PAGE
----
September 26, 2007
Eating for the Season
Depending on where you live, fall is fast approaching, and for some
of us – fall is here! As the seasons change, so does your metabolism
and your eating. Your body naturally craves certain foods depending on
the weather, and during the cooler fall and winter months you tend to
crave and eat foods that help keep you warm. This is the time to turn
toward warm soups, sweet potatoes, squashes, beans, nuts and seeds. The
heavier, warmer foods satisfy the need to put on a little extra fat to
get you through the colder seasons until summer. Eating for the season
is the natural thing to do, unlike what most people do today.
With today's distribution of food, people often eat out-of-season fruits
and vegetables that are shipped from around the world – not what
Mother Nature intended. You were meant to eat locally-grown, seasonal
foods that are grown organically. Traditional Chinese and Ayurveda
medicines recommend eating a diet that changes with the seasons when
different products become available. In the summer when it's hot, you
tend to eat cooler, lighter foods, like salads, fruits and vegetables.
Eating a slice of watermelon on a hot summer day sure hits the spot and
calms you down. Summer is the time to eat foods that don't weigh you
down, foods that are fresh and cool, foods that keep you –
cool as a cucumber.
Now that the weather is turning cooler, make a trip to your farmers
market to buy locally-grown delicious red or golden apples, plump
bright orange pumpkins and exotic winter squashes. Did you know
that there are over twenty varieties of winter squash? Varieties
such as butternut, Hubbard, buttercup, acorn, kabocha, spaghetti,
pumpkin, fairytale pumpkin, banana, delicata, ambercup, turban, sweet
dumpling, carnival, gold acorn, and golden nugget. Keep in mind that the
jack-o-lantern pumpkins aren't made for eating. The sugar pie or sweetie
pie, small sugar or New England pie and sugar baby pumpkins are great
for pies. Squash can be used in soups, pies, casseroles, souffles,
pancakes and custards. Winter squashes have hard, thick skins, a long
shelf-life and can be stored for months in a dark, dry, cool place
(50 - 55 degrees is ideal).
Why not choose foods that are grown close to home, organic and bountiful
this season? Not only do you help the environment by choosing to buy
locally, you get fresh foods that will satisfy your taste buds, suit
your metabolism, and fit within the season. Give yourself permission
to change your diet to include nuts, seeds, squash and soups that are
in-season and nourish your body. Keep in mind, that it's ok to put on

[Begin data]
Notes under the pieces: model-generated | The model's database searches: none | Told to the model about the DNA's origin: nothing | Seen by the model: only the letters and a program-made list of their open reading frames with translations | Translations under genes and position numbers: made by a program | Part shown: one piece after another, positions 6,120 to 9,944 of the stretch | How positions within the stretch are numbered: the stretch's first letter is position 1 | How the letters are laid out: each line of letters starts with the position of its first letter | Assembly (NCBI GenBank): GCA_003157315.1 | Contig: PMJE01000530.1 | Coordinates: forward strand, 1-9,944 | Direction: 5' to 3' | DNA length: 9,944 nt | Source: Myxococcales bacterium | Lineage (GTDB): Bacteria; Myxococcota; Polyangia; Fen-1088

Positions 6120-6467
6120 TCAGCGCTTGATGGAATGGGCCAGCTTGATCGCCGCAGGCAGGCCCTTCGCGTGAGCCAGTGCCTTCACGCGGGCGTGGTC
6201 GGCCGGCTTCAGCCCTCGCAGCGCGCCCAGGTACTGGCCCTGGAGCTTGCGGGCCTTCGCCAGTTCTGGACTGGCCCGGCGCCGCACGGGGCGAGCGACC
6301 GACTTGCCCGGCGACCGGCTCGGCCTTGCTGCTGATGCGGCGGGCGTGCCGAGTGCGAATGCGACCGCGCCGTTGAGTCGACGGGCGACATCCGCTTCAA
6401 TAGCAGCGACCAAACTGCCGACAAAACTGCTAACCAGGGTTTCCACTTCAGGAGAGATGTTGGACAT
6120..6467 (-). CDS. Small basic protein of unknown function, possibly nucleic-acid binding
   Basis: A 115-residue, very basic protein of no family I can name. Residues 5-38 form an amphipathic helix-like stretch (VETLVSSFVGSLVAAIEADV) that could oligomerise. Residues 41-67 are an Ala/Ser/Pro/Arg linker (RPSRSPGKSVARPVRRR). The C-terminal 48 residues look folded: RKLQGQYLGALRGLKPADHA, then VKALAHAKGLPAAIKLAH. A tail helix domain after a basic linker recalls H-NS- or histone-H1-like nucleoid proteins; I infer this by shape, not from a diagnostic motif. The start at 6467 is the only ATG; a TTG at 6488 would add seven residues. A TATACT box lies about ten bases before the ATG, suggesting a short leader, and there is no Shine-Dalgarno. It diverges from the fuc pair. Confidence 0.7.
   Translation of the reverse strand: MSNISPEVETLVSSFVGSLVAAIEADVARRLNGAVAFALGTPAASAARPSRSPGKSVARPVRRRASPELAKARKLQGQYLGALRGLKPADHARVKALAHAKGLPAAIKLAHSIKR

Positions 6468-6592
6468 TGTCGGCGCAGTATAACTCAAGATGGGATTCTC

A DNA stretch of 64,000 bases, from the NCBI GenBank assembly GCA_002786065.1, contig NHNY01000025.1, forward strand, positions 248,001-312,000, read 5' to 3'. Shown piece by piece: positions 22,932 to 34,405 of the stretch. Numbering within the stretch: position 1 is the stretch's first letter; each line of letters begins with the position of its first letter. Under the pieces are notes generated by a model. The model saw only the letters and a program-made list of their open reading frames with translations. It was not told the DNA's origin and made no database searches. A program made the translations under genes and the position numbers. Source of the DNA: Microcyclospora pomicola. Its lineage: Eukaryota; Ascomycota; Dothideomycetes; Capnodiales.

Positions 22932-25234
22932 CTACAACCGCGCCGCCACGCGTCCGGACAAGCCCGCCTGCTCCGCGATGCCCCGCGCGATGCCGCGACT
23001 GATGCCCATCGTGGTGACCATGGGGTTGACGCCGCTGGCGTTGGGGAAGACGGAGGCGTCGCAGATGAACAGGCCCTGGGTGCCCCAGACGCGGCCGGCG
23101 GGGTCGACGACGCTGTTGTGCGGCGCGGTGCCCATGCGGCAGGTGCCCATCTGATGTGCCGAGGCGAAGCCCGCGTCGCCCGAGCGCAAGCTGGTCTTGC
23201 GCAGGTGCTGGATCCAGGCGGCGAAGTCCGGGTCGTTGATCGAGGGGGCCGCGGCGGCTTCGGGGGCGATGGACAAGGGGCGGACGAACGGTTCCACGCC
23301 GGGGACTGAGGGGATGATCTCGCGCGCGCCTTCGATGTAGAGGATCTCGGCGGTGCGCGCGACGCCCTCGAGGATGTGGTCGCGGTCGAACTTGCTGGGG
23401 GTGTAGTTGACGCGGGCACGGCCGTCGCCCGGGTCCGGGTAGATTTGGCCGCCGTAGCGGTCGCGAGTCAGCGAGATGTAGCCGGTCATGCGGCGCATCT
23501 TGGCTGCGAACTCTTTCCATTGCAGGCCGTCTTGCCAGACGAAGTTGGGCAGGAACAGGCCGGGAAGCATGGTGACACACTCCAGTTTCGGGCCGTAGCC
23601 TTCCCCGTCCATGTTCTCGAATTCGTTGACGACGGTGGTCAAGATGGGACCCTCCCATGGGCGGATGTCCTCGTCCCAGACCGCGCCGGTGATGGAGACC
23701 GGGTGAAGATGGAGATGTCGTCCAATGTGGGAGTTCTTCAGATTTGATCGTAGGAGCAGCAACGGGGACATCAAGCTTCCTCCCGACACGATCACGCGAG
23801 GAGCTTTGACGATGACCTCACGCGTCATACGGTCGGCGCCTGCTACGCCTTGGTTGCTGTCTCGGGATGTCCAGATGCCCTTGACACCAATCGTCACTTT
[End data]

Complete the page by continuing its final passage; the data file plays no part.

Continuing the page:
a little extra fat during the winter, as long as you are able to lose
it when the weather gets warmer.
Although I enjoy the summer sun, I savor this time of year and the foods
it brings. One of my favorite foods is soup, and I love cooking recipes
to include the different tastes and textures of winter squash. I'd like
to share with you some of my favorite healthy seasonal recipes. I use
mostly organic ingredients, and recommend that you use them as much as
possible, for your health and the health of the environment. Read more
about food grown organically in my newsletter,
Passionate about Organic Foods.
Are you interested in exploring the wonderful world of soups and live in
the Denver area? Join my Women's Soup Night and enjoy a nourishing
soup dinner, and be part of a women's forum that will inspire the body,
mind and soul. Here is a list of focus topics and upcoming dates for the
Women's Soup Night.
This is the time to shift gears, delight in the coming of cooler weather
and start – eating for the season.
- Celebrate Life – Thursday, 10/25/07
- Choose to Be in Balance – Tuesday, 11/13/07
- Giving from the Heart – Thursday, 12/6/07
- Awaken the Wellness in You!– Tuesday, 1/15/08
Belen Carmichael, NLC
Stop Your Cravings by Jennifer Workman, M.S., R.D.
The Shoshoni Cookbook by Anne Saks and Faith Stone
Yoga Kitchen by Faith Stone and Rachael Guidry
Nourishing Traditions Cookbook by Sally Fallon and Mary G. Enig, PhD
Traditional 100% Organic
Virgin Coconut Oil by Tropical Traditions
What's Cooking America
Squash by Wikipedia
All About Winter Squash by Sam Gugino
NEW Audio Book Release!
A Woman's Guide to Her Inner Evolution
The audio book is about a woman's yearning to find out more about herself by
exploring her inner evolution. It is about experiencing life to the fullest!
It is about seeing the world through new eyes – seeing the world as a
marvelous place with infinite possibilities.
$18 + $2 S&H. Contact me to receive a copy of the CD.
Copyright 2007, INNERGY Coaching, LLC -
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Wellness Within is published monthly by Belen Carmichael of INNERGY Coaching, providing life coaching, nutrition and lifestyle coaching and personal training to women business owners.
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